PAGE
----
“Fucking-A,” he whispers, and reaches for it. He holds the can in a muddy hand and wipes his other hand on his clean sock. Holding his breath, he pulls the tab. It pulls smooth. As he lifts the can to his lips, he can hear the crackling sound of carbonation. He drinks until his eyes water. The second drink he takes, he holds in his mouth before swallowing. The bubbles tingle on his tongue. He takes his socks off and leaves them with his shoe. He walks — barefoot and covered in mud — to the front of the park by way of patches of dirt and grass so as not to burn his feet, sipping on the good coolness in that can. It starts to rain a little so he sits in the security shack.
When his grandmother pulls up, he gets in the car without a word.
“What in hell’s name happened to you?” His grandmother says.
Joey tips the can back and takes a drink. He lets out a small burp. “Todd and I skipped school and I got attacked by a dog and then I fell in some mud.” He stares out the front window and waits for whatever will come — shouting, crying, maybe hitting. He doesn’t know what, and he doesn’t care. The rain has stopped and the sun is shining again. His stomach growls loudly.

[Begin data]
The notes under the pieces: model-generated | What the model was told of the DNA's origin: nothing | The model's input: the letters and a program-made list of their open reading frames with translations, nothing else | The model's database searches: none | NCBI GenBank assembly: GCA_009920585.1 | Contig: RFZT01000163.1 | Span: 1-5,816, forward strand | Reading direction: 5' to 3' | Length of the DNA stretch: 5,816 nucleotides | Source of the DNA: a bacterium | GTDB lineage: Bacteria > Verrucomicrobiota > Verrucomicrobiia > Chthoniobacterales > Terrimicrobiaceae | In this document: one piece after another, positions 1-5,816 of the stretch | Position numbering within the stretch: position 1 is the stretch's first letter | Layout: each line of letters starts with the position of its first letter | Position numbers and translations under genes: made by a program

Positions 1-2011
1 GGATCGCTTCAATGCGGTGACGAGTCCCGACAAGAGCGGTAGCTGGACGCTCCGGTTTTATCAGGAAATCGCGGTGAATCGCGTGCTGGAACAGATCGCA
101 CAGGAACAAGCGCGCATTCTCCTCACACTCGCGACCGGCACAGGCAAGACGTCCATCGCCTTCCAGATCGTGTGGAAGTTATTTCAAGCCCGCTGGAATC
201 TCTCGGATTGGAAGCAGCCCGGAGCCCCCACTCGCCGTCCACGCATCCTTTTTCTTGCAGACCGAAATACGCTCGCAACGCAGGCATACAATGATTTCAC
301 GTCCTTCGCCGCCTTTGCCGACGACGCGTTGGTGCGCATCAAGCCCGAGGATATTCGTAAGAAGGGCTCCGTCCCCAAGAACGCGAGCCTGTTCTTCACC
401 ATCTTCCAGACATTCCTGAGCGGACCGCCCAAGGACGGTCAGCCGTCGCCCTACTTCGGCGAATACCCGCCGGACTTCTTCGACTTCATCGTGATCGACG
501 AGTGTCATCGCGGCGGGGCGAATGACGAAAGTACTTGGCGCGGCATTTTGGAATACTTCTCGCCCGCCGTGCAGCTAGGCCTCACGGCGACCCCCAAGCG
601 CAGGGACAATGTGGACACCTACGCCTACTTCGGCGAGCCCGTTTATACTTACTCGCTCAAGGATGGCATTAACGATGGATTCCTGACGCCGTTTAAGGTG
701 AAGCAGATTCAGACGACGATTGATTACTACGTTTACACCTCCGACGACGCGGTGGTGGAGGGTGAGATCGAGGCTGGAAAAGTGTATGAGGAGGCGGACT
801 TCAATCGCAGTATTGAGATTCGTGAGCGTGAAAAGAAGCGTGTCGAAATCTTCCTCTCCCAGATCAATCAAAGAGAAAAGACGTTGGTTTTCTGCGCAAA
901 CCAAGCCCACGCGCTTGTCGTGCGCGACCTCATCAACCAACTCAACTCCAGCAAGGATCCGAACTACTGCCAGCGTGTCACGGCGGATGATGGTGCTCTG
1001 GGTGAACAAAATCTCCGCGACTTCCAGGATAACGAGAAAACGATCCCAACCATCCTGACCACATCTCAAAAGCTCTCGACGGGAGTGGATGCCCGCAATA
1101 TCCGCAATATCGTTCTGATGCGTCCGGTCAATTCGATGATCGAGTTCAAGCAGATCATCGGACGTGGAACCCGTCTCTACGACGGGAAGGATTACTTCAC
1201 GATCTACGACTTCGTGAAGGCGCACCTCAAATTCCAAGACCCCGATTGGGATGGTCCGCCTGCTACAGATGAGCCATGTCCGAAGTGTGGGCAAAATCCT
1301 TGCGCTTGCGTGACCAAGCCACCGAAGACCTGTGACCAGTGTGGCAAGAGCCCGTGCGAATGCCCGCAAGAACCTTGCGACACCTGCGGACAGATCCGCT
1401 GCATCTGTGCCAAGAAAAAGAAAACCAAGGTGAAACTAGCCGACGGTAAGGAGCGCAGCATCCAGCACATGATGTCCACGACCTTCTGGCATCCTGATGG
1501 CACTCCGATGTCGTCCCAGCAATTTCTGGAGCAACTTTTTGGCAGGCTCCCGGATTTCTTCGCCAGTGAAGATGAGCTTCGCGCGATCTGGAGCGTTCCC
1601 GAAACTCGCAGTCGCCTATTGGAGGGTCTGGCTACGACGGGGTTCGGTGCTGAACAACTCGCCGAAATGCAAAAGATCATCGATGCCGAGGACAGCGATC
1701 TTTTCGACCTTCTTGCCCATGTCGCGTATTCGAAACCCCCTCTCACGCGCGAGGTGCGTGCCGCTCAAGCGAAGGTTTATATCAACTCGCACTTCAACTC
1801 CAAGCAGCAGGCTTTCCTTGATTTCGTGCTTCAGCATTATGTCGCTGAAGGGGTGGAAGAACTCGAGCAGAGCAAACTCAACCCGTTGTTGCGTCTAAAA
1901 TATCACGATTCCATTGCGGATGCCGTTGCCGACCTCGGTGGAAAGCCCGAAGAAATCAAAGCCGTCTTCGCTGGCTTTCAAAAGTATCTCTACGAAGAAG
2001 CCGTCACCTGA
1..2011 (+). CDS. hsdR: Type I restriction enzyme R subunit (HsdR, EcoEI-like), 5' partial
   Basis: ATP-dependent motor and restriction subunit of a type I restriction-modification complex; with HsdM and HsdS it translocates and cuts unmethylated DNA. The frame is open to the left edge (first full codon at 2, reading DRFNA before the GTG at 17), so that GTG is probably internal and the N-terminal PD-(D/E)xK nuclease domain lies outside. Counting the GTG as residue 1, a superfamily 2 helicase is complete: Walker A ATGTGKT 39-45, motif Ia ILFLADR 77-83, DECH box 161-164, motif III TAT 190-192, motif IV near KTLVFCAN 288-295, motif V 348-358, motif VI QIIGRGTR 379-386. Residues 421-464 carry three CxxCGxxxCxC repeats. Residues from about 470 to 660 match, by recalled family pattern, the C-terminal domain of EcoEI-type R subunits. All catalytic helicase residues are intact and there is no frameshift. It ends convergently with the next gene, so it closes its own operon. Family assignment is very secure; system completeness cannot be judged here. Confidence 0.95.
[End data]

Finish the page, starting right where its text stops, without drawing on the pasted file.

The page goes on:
“I suppose you didn’t get any lunch, did you?”
He shakes his head.
“And you’ve lost your shoes.”
He looks down at his toes. “I’m sorry I got mud on the seat,” he says.
“What’s that you’re drinking?” she asks.
He gives her the can, which is lukewarm now and smudged with mud. She looks at it and then takes a long drink.
“Hmm,” she says, handing it back to him.
He stares at her as she wipes her mouth with the back of her hand. She looks different. She’s smiling.
“Your grandfather’s gonna crap when he sees the inside of this car,” she says. “That oughta get him talking.
Featured image: Shutterstock